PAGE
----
Contrast Dye and the Kidneys

Contrast dye is a substance used in medical imaging tests. Contrast dye is a valuable tool, but it can impact the kidneys. Learn more in this article about why contrast dye is used and how it can affect the kidneys.1

Why is contrast dye used?

Contrast dye is used in some imaging tests because it gives doctors a more detailed view of structures inside the body.1

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Images studies that require contrast dye include:2

  • X-rays
  • Computed tomography (CT) scans
  • MRIs
  • Angiography

Different types of contrast dye are used for various procedures. The most common dyes contain iodine or gadolinium. Modern contrast dyes are safer for the kidneys than those used in the past.1,2

Can contrast dye affect the kidneys?

The medical term for kidney injury that occurs shortly after the use of iodine contrast is contrast-induced acute kidney injury (CI-AKI). An older term for the condition was contrast-induced nephropathy.2

Kidney damage that occurs after an MRI using gadolinium is called nephrogenic systemic fibrosis. This type of damage is much rarer now because of:2

  • Safer forms of gadolinium contrast agents
  • Stricter guidelines about when to use these agents

How is kidney injury after contrast diagnosed?

The change in kidney function seen with CI-AKI is often temporary. If CI-AKI develops, it usually starts within 48 hours of a test using iodine contrast.2

CI-AKI is linked to higher levels of creatinine in the body. Measuring creatinine helps doctors evaluate kidney function. In a person with CI-AKI, creatinine increases for 3 to 5 days. It is usually back to baseline in 7 to 10 days.2

Symptoms of CI-AKI can include:1

  • Feeling tired
  • Poor appetite
  • Swelling in the feet and ankles
  • Puffiness around the eyes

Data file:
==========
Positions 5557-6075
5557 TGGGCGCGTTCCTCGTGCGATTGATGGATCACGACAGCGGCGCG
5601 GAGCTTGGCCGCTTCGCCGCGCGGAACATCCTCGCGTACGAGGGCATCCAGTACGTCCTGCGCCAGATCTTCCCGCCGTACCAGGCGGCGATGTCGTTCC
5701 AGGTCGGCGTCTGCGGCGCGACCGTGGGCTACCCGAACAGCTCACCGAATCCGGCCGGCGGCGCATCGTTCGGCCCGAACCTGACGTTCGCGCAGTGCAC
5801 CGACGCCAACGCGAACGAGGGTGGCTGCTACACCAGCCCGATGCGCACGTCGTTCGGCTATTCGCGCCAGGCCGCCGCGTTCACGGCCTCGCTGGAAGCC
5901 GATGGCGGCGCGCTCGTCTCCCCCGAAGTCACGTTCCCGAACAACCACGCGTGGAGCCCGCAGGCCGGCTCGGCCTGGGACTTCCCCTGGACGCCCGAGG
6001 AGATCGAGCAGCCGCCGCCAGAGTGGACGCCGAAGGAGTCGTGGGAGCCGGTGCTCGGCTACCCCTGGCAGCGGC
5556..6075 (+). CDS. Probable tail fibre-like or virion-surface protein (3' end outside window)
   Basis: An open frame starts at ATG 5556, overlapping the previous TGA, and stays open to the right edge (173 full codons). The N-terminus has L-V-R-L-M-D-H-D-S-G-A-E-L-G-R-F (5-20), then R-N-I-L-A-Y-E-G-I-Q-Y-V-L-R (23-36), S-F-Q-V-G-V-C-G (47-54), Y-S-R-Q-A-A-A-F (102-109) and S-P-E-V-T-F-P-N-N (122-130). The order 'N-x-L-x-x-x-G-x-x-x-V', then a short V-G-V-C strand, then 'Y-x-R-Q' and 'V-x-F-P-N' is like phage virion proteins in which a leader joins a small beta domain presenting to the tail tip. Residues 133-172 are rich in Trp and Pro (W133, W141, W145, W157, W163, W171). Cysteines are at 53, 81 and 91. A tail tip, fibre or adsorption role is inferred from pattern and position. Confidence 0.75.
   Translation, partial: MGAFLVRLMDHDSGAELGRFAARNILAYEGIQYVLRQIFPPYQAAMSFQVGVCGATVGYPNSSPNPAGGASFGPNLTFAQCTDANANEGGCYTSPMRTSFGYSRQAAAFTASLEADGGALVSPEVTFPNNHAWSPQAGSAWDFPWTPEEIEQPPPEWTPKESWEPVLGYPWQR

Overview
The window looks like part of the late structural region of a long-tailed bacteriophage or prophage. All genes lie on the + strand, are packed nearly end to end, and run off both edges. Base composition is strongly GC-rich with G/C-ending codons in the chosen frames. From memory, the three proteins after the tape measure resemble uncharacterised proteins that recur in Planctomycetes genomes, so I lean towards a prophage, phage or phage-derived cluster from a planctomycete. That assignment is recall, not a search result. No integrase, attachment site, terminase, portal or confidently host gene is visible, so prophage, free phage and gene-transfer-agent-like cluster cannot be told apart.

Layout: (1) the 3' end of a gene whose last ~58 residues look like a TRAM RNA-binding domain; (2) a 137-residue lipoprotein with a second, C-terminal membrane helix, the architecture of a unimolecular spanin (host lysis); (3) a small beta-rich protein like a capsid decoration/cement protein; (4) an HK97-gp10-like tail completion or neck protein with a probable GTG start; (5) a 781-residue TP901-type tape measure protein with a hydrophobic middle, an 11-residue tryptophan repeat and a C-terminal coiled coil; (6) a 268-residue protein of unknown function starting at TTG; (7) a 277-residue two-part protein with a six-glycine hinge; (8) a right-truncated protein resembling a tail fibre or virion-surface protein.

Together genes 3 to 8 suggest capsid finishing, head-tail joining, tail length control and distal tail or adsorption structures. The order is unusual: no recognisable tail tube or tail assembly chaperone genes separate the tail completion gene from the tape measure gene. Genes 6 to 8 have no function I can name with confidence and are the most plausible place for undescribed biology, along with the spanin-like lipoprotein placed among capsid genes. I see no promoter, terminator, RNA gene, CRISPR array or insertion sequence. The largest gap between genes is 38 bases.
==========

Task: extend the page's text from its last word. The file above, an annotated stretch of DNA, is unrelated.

• Dry and itchy skin

Who is at risk of kidney injury after contrast dye?

Risk factors for kidney injury linked to contrast dye include:2

  • Chronic kidney disease or acute kidney injury
  • Use of drugs known to cause kidney injury
  • Diabetes
  • Protein in the urine
  • Dehydration
  • Heart failure
  • Higher amounts or repeated doses of contrast dye

Estimated glomerular filtration rate (eGFR) is a lab test that measures kidney function. People with lower eGFR are at higher risk of kidney injury after contrast dye. One study looked at people with a lower eGFR (less than 30) and found:2,3

  • 35 percent developed CI-AKI following a CT scan using iodine contrast
  • 14 percent developed CI-AKI following CT scans without contrast

Researchers are questioning how much contrast dye contributes to kidney injury. Some experts have suggested that CI-AKI could be related to other factors.3

Other factors that may contribute to kidney injury after contrast exposure include:3

  • Dehydration
  • Infection
  • Heart and blood vessel disease
  • Heart failure
  • Low blood pressure

Can kidney damage from contrast dye be prevented?

Doctors use several strategies to reduce the risk of kidney injury in people at high risk:2

  • Intravenous (into a vein or IV) saline given before and during procedures requiring contrast
  • Using the smallest dose of contrast dye possible
  • Avoiding other drugs that could harm the kidneys
  • Considering a different imaging study without contrast dye if possible

This or That

In addition to chronic kidney disease, do you also live with diabetes?

There are steps you can take to reduce your risk of kidney injury:1

  • Know your eGFR.
  • Talk to your doctor about your kidney function before having imaging studies.
  • Ask if you need contrast.
  • If your eGFR is less than 30 and you need contrast, ask if there is an alternative test.

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